|Description du poste :
Missions. In the last years, the LUTECE team of the Laboratoire de Physique des Solides (LPS) has been developping a biaxial strain device working at cryogenic temperatures for the study new phases of correlated electron systems under biaxial strain. This particularly makes sense for naturally layered samples such as graphite (down to graphene), transition metal dichalcogenides (TMDs), some cuprates, etc. The aim is to explore the phase diagram of such quantum materials (QM) under strain, and as a function of temperature in the 4-400K range.
The device is compatible with wide-angle x-ray diffraction, both at LPS and at large-scale instruments, like synchrotrons (particularly the DIFFABS beamline of SOLEIL synchrotron), but also at XFELs. This allows to probe lattice deformations, but also all other periodic modulations in the crystal, under biaxial strain. In that sense, we are particularly interested in new electronic periodicity like charge-density-wave (CDW) modulations that appear in many QM, and in particular their relation to
superconductivity (SC). Any structural modification is expected to change the conditions for the appearance of CDW and SC, change transition temperatures etc. The device is also compatible with electrical transport and optical measurements.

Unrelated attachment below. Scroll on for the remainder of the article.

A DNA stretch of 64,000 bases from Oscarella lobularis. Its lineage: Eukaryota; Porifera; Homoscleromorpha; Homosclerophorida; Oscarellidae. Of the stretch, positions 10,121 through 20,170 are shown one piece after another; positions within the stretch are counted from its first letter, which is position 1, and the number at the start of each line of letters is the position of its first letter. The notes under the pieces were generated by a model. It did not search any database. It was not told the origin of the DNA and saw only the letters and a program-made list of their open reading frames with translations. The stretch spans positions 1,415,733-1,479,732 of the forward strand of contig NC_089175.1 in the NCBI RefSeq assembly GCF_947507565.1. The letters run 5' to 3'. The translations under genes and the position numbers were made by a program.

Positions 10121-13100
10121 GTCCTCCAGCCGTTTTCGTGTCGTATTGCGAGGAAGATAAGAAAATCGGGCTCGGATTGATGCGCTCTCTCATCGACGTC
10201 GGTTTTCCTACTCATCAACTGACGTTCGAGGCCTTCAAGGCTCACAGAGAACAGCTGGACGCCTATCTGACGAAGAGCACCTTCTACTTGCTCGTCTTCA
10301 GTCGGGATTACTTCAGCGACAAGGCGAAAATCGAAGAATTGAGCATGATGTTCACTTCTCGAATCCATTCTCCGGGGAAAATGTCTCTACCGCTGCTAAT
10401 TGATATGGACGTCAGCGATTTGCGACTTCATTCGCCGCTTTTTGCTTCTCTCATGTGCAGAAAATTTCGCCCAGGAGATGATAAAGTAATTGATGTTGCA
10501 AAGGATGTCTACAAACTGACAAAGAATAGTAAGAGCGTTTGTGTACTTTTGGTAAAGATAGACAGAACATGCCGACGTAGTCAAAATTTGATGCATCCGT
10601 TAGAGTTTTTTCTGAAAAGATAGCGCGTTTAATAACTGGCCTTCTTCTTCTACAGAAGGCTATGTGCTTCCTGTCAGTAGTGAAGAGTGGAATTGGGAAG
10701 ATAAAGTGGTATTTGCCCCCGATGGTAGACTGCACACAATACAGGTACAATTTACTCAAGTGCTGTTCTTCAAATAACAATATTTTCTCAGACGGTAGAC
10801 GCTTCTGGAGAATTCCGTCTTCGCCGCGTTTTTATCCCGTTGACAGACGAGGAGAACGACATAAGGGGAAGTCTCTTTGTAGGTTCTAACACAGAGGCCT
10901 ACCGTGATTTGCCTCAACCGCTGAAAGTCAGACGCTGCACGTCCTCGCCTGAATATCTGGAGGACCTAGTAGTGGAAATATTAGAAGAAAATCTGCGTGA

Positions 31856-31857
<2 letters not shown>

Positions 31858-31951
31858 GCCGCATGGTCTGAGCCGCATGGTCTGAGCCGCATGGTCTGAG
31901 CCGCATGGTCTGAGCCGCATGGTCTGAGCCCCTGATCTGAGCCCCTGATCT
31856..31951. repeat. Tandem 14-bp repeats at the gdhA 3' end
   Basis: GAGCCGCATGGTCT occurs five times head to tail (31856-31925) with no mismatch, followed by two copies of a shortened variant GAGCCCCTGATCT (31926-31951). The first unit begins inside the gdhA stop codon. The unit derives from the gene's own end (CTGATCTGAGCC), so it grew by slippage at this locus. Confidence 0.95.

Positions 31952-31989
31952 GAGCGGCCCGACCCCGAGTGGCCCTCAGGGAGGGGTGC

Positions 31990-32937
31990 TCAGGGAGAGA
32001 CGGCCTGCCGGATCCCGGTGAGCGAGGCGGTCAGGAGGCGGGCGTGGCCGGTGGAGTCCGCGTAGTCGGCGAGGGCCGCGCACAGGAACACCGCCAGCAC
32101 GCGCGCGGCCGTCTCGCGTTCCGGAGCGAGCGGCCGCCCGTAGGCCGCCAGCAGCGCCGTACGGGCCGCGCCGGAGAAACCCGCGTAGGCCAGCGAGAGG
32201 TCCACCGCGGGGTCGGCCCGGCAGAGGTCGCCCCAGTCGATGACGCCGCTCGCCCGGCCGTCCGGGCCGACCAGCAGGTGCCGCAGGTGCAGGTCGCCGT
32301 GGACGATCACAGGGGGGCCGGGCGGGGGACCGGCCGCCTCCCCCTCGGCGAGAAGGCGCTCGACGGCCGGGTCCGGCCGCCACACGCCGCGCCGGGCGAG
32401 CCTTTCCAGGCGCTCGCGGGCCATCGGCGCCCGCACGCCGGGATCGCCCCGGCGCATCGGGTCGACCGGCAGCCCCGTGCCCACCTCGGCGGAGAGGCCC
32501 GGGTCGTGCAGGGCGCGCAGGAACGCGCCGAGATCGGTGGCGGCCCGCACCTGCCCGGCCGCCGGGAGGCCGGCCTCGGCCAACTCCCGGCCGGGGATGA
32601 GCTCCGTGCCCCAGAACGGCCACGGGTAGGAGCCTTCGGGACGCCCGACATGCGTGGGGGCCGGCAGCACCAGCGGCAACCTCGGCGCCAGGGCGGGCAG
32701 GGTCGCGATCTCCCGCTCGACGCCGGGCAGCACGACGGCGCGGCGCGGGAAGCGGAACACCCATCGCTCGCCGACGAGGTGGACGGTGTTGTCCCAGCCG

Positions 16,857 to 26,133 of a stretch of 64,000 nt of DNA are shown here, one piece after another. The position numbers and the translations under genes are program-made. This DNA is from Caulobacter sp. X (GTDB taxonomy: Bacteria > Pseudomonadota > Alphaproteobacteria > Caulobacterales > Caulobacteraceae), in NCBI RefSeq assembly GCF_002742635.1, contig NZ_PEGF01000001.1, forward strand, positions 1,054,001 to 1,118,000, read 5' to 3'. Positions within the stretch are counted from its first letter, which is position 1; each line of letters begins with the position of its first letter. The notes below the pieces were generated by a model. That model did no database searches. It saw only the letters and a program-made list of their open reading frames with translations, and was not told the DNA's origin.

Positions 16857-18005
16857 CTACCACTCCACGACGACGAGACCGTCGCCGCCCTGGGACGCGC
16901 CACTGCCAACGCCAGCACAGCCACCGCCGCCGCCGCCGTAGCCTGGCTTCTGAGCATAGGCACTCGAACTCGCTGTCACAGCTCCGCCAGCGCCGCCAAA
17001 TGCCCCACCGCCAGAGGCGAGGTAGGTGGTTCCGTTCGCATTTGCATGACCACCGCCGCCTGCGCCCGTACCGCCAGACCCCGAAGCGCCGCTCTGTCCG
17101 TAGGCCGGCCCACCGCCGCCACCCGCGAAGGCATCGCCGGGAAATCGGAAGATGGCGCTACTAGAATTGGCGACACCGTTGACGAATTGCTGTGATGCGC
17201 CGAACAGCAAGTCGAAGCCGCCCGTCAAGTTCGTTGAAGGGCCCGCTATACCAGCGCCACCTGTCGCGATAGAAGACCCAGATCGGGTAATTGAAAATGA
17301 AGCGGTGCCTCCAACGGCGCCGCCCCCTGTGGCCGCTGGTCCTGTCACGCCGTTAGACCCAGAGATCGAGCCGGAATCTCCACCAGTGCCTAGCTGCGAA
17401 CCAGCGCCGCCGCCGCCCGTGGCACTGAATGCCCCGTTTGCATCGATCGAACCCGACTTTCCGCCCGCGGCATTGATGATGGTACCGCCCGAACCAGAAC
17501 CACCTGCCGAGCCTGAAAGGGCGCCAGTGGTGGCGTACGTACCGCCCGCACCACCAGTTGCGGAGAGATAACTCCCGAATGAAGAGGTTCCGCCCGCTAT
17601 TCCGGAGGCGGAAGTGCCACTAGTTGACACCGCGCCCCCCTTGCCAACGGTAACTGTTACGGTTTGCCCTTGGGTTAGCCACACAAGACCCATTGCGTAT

The applicant will develop a scientific program around this device, focused on a family of compounds of his/her choice amongst the family of compounds cited before. This will include characterization of the device in new operation conditions, use of x-ray diffraction measurements under applied biaxial strain at LPS, as well as transport and optical measurements, to follow electronic transitions such as CDW and SC. The applicant will also write proposals for synchrotron/XFEL beamtime, perform these experimental campaigns, analyze the data and write associated articles.
Context of work. The applicant will work in the LUTECE team of LPS, a joint CNRS/Paris-Saclay University laboratory in Orsay, France. This group is interested in the link between atomic and electronic structure of condensed matter systems, using x-ray diffraction and spectroscopic methods. Most experiments/developments of this project will be performed in the laboratory, but frequent experiments at large-scale instruments are foreseen. This project is part of an international ANR project, and implies interaction with the international team through regular meetings.
|Formation requise et compétences clés
||The applicant should hold a PhD degree in material science or condensed matter physics, and particularly, experience in x-ray diffraction and associated data treatment methods. Knowledge about mechanical deformation of materials and/or transport measurements and/or use of cryogenic fluids will be appreciated. Experience in large-scale instruments will also be an asset.
This project is part of an international consortium, so team work capabilities are necessary to interact with other group members and good communication skills to present results in regular meetings.